One-Hot Encoding

Bayes Classifier VS Regression Function #

Consider the two-class classification problem with a label set given by $\mathcal{Y}=\{-1,1\}$, without loss of generality. The regression function for the binary variable $Y$ is given by $$\begin{align*} \mu(x)=&\mathbb{E}[Y\mid X=x]\\=&\mathbb{P}(Y=1\mid X=x)\cdot 1\\&+\mathbb{P}(Y=-1\mid X=x)\cdot (-1)\\=&\mathbb{P}(Y=1\mid X=x)\\&-\mathbb{P}(Y=-1\mid X=x).\end{align*} $$

The Bayes classifier becomes nothing else but the sign of the regression function

$$ \underset{y\in\{-1,1\}}{\operatorname{argmax}}~\mathbb{P}(Y=y\mid X=x) =\operatorname{sign}(\mu(x)) $$

except for the feature values at the decision boundary $\{x:\mu(x)=0\}$ for which we can arbitrarily assign the labels.

Multiple-Class Classification #

What if we have multiple labels, say, with $\mathcal{Y}=\{\mathcal{C}_1,\ldots,\mathcal{C}_K\}$ for some finite $K\geq 2$? Unfortunately, the sign trick above is insufficient to distinguish more than two classes. To handle more classes, we need to encode the categorical target using a vector of dummy variables.

One-Hot Encoding #

The one-hot encoding of categorical target $Y\in \{\mathcal{C}_1,\ldots,\mathcal{C}_K\}$ is the vector given by $$(Y^{(1)},\ldots,Y^{(K)})\in \{0,1\}^K$$ with $$Y^{(k)}=\mathbf{1}[Y=\mathcal{C}_k],~1\leq k\leq K$$ where $\mathbf{1}[A]$ denotes the indicator function that equals to 1 if condition $A$ is satisfied and equals to 0 otherwise.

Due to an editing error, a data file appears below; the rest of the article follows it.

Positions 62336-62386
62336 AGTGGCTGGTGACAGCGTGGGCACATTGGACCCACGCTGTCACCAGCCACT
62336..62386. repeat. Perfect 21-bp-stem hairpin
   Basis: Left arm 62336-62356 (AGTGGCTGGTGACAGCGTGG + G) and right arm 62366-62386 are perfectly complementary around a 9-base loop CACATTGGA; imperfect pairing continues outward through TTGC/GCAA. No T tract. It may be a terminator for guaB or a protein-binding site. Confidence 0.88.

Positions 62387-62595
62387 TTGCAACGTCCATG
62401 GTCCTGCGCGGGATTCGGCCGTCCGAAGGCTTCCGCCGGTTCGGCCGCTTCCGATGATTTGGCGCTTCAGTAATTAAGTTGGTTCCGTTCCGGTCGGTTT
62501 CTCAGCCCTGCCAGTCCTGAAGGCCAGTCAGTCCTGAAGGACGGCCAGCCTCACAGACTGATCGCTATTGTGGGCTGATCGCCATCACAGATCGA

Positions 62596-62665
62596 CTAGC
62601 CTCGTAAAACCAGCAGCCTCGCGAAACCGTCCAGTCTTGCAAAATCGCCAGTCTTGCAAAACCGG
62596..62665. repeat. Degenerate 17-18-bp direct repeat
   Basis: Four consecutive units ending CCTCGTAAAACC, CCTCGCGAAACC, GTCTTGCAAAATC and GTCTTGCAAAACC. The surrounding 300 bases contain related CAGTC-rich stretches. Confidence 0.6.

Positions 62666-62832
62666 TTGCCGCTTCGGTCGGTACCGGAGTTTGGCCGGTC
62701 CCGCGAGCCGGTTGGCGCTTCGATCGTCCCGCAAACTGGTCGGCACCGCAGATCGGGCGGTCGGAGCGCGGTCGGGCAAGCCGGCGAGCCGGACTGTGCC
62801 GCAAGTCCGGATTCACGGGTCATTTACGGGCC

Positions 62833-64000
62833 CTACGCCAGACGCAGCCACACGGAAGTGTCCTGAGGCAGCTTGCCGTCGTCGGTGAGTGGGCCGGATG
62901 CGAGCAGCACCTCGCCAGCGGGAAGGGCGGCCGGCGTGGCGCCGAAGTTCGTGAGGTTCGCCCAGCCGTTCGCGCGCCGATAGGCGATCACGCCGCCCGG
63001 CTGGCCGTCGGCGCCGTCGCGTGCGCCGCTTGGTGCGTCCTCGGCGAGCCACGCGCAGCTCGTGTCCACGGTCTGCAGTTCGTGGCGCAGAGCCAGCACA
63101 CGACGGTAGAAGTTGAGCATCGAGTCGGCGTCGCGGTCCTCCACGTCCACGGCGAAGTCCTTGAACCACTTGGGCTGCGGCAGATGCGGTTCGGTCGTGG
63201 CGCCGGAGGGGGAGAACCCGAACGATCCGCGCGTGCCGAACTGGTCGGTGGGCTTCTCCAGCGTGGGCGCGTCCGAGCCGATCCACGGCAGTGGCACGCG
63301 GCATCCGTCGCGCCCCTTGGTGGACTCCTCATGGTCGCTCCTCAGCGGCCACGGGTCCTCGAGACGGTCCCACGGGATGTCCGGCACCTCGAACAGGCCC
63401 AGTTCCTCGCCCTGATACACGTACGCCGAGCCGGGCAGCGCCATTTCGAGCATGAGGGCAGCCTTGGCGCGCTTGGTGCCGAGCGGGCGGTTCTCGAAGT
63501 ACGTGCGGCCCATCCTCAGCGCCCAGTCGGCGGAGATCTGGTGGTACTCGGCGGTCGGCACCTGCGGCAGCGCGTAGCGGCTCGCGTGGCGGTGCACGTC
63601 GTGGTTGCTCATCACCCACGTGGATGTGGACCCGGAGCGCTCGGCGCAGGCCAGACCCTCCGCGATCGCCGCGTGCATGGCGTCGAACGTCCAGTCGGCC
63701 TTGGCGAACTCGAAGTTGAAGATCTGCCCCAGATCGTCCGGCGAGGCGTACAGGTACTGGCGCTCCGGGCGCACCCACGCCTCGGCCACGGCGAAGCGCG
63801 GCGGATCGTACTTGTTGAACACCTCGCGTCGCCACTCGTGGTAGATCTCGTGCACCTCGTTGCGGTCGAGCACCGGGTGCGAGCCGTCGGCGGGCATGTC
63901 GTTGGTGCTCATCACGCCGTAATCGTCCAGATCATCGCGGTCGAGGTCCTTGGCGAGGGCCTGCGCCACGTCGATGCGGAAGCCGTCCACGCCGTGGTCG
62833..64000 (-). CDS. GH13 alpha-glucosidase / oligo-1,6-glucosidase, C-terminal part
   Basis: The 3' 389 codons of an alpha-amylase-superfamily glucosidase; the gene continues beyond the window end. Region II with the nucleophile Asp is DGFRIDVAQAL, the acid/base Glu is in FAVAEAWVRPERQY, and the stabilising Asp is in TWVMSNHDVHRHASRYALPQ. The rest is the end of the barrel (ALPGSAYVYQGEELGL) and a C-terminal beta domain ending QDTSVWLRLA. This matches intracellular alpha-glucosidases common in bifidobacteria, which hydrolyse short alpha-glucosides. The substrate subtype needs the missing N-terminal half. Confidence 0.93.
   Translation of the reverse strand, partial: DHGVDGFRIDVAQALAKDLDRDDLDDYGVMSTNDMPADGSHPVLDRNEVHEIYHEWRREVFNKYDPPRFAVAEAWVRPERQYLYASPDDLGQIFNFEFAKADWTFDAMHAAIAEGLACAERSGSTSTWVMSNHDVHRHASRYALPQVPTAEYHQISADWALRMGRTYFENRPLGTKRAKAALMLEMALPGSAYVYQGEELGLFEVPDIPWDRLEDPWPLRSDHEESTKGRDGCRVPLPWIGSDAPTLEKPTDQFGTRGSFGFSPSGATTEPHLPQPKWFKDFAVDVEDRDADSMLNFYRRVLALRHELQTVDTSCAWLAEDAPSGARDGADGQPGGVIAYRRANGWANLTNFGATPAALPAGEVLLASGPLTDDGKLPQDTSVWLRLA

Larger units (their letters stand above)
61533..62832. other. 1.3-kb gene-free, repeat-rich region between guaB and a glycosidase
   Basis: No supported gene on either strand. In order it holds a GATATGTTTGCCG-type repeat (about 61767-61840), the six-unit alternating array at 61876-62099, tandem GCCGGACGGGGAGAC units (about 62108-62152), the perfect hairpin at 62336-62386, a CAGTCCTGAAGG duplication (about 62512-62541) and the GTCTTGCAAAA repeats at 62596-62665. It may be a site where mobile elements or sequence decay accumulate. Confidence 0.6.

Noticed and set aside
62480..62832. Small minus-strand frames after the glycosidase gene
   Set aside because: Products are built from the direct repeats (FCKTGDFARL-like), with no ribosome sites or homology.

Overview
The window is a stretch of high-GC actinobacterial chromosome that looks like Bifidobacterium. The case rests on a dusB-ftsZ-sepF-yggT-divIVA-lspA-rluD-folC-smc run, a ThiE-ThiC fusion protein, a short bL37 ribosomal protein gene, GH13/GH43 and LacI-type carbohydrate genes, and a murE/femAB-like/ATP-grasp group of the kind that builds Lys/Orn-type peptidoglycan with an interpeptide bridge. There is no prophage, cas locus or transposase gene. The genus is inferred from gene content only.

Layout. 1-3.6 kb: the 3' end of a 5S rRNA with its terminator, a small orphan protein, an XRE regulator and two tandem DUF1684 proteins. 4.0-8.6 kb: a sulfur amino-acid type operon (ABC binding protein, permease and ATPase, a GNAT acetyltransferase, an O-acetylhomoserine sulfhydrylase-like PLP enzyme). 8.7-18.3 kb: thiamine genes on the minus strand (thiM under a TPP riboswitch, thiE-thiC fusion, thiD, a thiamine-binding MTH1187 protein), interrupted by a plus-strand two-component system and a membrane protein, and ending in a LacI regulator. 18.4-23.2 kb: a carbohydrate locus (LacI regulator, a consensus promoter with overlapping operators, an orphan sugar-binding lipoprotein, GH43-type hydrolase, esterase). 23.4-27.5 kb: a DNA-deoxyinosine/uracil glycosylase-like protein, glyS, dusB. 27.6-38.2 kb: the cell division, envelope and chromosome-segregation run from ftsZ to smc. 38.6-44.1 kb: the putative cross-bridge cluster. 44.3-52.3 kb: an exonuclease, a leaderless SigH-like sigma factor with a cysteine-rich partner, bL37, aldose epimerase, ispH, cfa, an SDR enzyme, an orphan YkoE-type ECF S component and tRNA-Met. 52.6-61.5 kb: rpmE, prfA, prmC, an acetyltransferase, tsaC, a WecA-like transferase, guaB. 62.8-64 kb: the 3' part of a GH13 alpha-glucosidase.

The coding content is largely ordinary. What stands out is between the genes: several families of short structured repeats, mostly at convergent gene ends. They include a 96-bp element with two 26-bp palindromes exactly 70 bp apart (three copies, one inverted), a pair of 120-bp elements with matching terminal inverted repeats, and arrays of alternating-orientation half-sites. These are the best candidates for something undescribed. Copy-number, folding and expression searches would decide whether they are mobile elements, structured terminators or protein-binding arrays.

Here is an illustration from Statology:

One Hot Encoding

In this example, there are $K=3$ teams with labels A, B, and C. We convert each observation of the label A/B/C into a vector of 3 dummies.

The $K$-dimensional regression function for the one-hot encoded target is given by

$$\mu(x)=(\mu_1(x),\ldots,\mu_K(x))$$ where $$\begin{align*}\mu_k(x)=&\mathbb{E}[Y^{(k)}\mid X=x]\\=&\mathbb{P}\left( Y=\mathcal{C}_k\mid X=x\right).\end{align*}$$

With one-hot encoding, one can now estimate the Bayes classifier using a two-step procedure:

  • First estimate the multivariate regression function $\mu(x)$
  • Then choose the label $h(x)\in\{\mathcal{C}_1,\ldots,\mathcal{C}_K\}$ with largest regression value.

Next Section: Softmax Function